...here in Red.
  
I loved hearing about the design decisions and philosophies in practice.
  
I learned about interiors and layouts.
  
I made the faux pas of handling one of the bags gingerly. Joe set me straight. (Insert your own early days of football reference here!)
The manufacturing process starts with the vegetable-tanned leather.
Rick explained why they use vegetable tanned leather. The more popular alternative is to use an iron based process (chromium) which actually rusts over time, leading to cracks in the leather.
  
Stacks of Leather

For precision, each product is cut one at a time. (Mass producing, in contrast, requires the cutting of stacks at a time, which often results in mismatched shapes.) 

The tools included modern and ancient.



I must say it was a thrill to see my own Navy bag being made.




(And I got to choose my number!)



These bags have no exterior logo (mine just has my initials).    Excuse my effusiveness, but that is just so amazing.  Historically, it recalls the old custom suits.  But in today's brand-obsessed world, when purchases are made first to be shown off, having a product that projects substance from every pore rather than relying on the crutch of a super-sized logo seems so civilized.
 
 
And then the real assembly began.
The hammer is an incredibly useful and satisfying tool of the trade.
While my bag was being built, I enjoyed seeing some of the final steps (like fire) being applied to other items.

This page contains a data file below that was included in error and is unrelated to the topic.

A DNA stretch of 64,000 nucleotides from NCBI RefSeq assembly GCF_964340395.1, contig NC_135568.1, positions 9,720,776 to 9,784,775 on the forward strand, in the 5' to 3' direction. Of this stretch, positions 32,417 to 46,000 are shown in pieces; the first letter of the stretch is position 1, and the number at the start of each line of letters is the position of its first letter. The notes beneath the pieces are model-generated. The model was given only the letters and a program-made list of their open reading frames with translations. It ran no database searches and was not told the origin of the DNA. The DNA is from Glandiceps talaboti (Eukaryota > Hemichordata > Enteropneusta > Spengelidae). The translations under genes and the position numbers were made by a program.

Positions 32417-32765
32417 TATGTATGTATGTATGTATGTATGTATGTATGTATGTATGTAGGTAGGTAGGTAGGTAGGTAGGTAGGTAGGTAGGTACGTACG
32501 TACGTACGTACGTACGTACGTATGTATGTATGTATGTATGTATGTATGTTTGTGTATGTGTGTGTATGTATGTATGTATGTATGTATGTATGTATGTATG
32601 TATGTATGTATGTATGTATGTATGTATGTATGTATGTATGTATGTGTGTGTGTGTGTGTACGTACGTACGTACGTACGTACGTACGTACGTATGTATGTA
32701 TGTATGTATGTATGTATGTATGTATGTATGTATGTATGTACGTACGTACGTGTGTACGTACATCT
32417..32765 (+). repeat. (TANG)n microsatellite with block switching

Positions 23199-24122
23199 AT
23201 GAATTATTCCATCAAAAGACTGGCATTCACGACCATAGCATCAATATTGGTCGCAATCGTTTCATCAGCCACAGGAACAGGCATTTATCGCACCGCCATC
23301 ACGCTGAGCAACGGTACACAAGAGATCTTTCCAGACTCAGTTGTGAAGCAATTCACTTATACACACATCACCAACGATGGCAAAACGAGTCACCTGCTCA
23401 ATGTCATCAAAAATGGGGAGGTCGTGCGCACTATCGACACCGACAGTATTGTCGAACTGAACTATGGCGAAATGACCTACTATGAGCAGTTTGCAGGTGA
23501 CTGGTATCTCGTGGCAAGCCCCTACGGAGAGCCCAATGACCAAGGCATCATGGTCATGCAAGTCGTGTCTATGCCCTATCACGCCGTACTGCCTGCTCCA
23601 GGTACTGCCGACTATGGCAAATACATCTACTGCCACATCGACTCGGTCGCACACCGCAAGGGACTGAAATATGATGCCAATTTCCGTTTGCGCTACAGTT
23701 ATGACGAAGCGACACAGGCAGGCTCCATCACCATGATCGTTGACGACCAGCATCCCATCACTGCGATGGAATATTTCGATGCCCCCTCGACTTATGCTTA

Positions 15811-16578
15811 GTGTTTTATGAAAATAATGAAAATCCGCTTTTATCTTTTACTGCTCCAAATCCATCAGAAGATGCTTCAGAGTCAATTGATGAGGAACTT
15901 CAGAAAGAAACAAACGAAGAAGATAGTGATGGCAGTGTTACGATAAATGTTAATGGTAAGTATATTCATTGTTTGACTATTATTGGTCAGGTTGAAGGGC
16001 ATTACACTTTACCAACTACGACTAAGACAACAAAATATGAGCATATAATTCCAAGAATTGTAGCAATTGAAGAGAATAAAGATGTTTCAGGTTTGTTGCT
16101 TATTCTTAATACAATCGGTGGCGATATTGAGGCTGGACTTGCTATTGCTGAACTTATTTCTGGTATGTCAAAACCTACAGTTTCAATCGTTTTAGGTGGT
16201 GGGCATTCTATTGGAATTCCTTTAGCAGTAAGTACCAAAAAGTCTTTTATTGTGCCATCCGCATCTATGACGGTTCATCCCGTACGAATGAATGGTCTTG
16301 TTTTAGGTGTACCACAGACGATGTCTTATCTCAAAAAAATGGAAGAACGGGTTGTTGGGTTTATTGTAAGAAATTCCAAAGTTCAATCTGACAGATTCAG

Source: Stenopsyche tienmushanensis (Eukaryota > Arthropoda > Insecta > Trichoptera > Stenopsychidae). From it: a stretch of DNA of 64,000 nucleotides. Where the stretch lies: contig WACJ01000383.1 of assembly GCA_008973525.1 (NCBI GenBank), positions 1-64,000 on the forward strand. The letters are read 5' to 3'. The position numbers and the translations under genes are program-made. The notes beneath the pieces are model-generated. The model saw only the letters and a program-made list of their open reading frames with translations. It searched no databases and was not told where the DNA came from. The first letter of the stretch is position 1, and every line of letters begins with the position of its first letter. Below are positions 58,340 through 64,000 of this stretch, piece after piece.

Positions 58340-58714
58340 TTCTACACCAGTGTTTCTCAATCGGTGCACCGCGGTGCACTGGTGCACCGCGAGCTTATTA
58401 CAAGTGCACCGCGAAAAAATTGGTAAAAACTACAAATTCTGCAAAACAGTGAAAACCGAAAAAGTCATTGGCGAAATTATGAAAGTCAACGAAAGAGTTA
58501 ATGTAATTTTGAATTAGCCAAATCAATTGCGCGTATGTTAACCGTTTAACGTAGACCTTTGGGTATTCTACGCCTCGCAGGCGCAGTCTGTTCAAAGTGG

The final Lotuff products glow.
The Exquisite Lotuff Small Leather Tote

A New Briefcase, the Lotuff Wells Bag...
...and the Lotuff iPad Case.
We ended the day discussing future plans and the state of the market. And hair.
 

Rick, Joe, Greg, and Lindy
I know of a few authors who visit this blog on a regular basis. This forces me to reflect how frustratingly static my own lack of arc must be for them. 

Having said that, perhaps the substantive journey of record here is not mine but New England's. Because at the same time the largest corporations are pandering to the lowest brow tastes (and collectively scuttling their organizations for the next generation in the process), many emerging companies written about here are competing at all market price points and all over the world by uniquely meeting the needs of new breeds of customers with classic tastes. 

Together, they are creating, taking on, and leading previously ceded market segments (and employing our neighbors in the process). This export of taste and values and even sanity is the true tale worth chronicling.

As I write this, I wait for my Lotuff bag, which needed some finishing steps, to arrive via UPS.  I am excited.  So you will forgive me and understand if I abruptly lea...

Thursday, January 5, 2012

Making Beeswax Candles


It has been very cold here of late so indoor activities, especially those that take place around a stove, have held a somewhat greater appeal.  These candles are incredibly easy and fast to make,  sheets of pure honeycomb beeswax.


First divide the honeycomb sheet in half (by scoring it through bending and then tearing) and...

...then hold it over the heat of a wood-stove for only thirty seconds or so until it slightly softens.


Measure and cut the wick,  line it up on the edge...


...and start to tightly wrap.


The process is quick and relatively idiot-proof.


Hold the finished product over the heat once again, enough to soften and seal the edge.



Inspected by the Maremma Sheepdog